MOTW: The Tough Journey of Robert Downey, Jr.

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Tony Stark uses his ingenuity to fight those who destroyed his private world and soon goes up against his most powerful enemy yet: the Mandarin.
Photo Credit: Walt Disney Studios Motion Pictures
May 2nd, 2013

MOTW: The Tough Journey of Robert Downey, Jr.

Born in Manhattan on April 4, 1965, Robert Downey, Jr. has had a career that has spanned over forty years. The younger of two children, Robert Downey, Jr. is the son of Robert Downey Sr., who was known for writing, producing, and acting in independent films. At the age of five, the young Robert Downey had his first role in his dad's movie "Pound." Two years later, he had another role in another one of his father's films called "Greaser's Palace."

Although he started his film career at a very young age, Robert has a childhood that was not perfect. In fact, many reports claim that Downey was surrounded by drugs from a very early age. He has even admitted to smoking marijuana for the first time when he was only six years old. In 1978, when Downey Jr. was about thirteen, his mother and father got a divorce, and he moved to California to live with his dad. There, he continued to experiment with drugs and alcohol, and eventually, Robert Downey, Jr. was taking drugs with his father on a regular basis. It became the only way that the two of them could bond together. Unfortunately, his early drug use led to many problems with addiction when he was older.

In 1982, four years after moving to California, Robert Downey, Jr. dropped out of high school, and he moved to New York to pursue acting on a full-time basis instead. He had a few roles in Broadway shows, including the off-Broadway musical "American Passion." Two years after moving to New York, he was hired by "Saturday Night Live." Sadly, due to poor ratings, he was let go after just one season on the show. Eventually, he moved back to Hollywood, and he became roommates with his future costar Kiefer Sutherland, whose father was also an actor.

His breakout role was as a sidekick in the film "Tuff Turf," and he followed that role by playing a bully in "Weird Science." Allegedly, he was considered but turned down for a role in the iconic Molly Ringwald film "Pretty in Pink." Eventually, however, he starred alongside Ringwald in "The Pick-Up Artist." Thanks to his role in that film and other work in coming-of-age films in the 1980s, Downey is sometimes considered to be part of the Brat Pack.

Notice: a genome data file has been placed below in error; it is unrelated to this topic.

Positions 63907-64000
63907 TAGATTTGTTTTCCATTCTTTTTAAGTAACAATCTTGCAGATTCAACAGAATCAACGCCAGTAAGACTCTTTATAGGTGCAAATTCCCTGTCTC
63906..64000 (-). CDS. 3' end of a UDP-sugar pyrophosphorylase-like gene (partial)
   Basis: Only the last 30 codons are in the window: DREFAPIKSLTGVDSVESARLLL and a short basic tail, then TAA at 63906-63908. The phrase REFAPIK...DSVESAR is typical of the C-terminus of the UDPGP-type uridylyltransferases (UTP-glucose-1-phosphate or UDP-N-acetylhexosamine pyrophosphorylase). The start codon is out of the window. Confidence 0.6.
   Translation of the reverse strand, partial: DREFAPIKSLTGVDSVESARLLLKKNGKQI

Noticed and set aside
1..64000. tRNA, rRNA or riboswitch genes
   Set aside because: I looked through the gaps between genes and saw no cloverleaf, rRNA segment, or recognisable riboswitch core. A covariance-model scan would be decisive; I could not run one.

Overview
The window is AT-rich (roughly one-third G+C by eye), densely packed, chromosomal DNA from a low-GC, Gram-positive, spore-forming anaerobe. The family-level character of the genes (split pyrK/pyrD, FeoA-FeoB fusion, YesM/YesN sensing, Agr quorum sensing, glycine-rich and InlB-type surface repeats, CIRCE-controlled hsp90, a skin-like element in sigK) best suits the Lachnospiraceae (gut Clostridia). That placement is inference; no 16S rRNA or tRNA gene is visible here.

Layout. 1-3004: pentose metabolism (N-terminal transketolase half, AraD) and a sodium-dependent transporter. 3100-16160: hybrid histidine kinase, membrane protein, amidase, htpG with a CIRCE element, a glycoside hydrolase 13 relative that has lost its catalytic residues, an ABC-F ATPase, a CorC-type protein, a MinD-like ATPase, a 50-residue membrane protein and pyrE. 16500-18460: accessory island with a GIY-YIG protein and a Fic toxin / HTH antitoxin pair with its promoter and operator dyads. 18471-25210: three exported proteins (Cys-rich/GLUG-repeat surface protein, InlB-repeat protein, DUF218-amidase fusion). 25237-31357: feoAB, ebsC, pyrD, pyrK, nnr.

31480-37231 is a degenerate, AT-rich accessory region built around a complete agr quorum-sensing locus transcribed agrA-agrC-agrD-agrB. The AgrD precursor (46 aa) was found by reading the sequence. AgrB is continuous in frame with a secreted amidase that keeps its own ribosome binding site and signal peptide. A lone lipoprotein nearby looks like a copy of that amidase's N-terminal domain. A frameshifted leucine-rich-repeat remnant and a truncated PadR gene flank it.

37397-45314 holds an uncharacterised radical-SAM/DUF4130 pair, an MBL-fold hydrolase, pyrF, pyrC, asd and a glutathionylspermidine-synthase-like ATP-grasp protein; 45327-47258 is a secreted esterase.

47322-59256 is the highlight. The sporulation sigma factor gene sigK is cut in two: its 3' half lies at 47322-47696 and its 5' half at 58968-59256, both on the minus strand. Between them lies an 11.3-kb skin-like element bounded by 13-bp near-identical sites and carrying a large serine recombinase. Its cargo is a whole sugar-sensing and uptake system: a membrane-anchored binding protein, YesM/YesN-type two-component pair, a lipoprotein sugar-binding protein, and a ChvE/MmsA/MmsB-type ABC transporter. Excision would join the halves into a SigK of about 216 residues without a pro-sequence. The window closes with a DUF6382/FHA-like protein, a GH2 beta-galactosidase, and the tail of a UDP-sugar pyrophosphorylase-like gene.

He played roles in several other films, including "Less Than Zero," "Air America," and "Soapdish." Finally, in 1992, Downey received his first Oscar nomination for his portrayal of Charlie Chaplin in the film "Chaplin." He lost that award, however, to Al Pacino.

Although Downey continued to work in films through the 1990s, he was struggling with drug abuse in his personal life. He was in and out of rehab on multiple occasions, and he seemed to constantly struggle with relapses. In 1996, he was arrested for possession of heroin and cocaine as well as for having a .357 Magnum. He was placed on parole, but while on parole, he unlawfully entered a neighbor's home where he fell asleep on their bed. After that incident, he was sent to jail for four months.

Unfortunately, he faced more trouble in 1999, and at that time, he was sent to serve a three-year term at a substance abuse facility. After only a year in custody, he was cleared for early release, and he almost immediately scored a role as Ally McBeal's boyfriend on the show "Ally McBeal." Despite being arrested for cocaine not long after he started his role, he continued to film episodes with the cast. He was able to escape jail time thanks to California laws that focus on giving addicts treatment rather than punishments. However, he lost several roles because directors weren't willing to hire him due to his unpredictable nature.

In 2001, Downey decided to clean up his act, and his career started to experience a comeback. He played roles in "The Singing Detective" as well as in "Gothika." However, his history of drug abuse meant that he often had to have special contracts. For instance, he was only given 60% of his payment right away for "Gothika," and the rest was held as insurance until after the filming had been completed. After successfully filming those two movies, he was offered several other roles, and he even recorded an album.

In the summer of 2008, nearly forty years after starting his acting career, he starred in his first two blockbusters. "Iron Man" and "Tropic Thunder" came out that summer, and they were both critically and financially successful. The following year, he received critical acclaim for his role in "The Soloist." Most recently, he has had roles in "Iron Man 2" and "The Avengers." Now, fans are waiting for the release of "Iron Man 3," which is due to come out in the summer of 2013.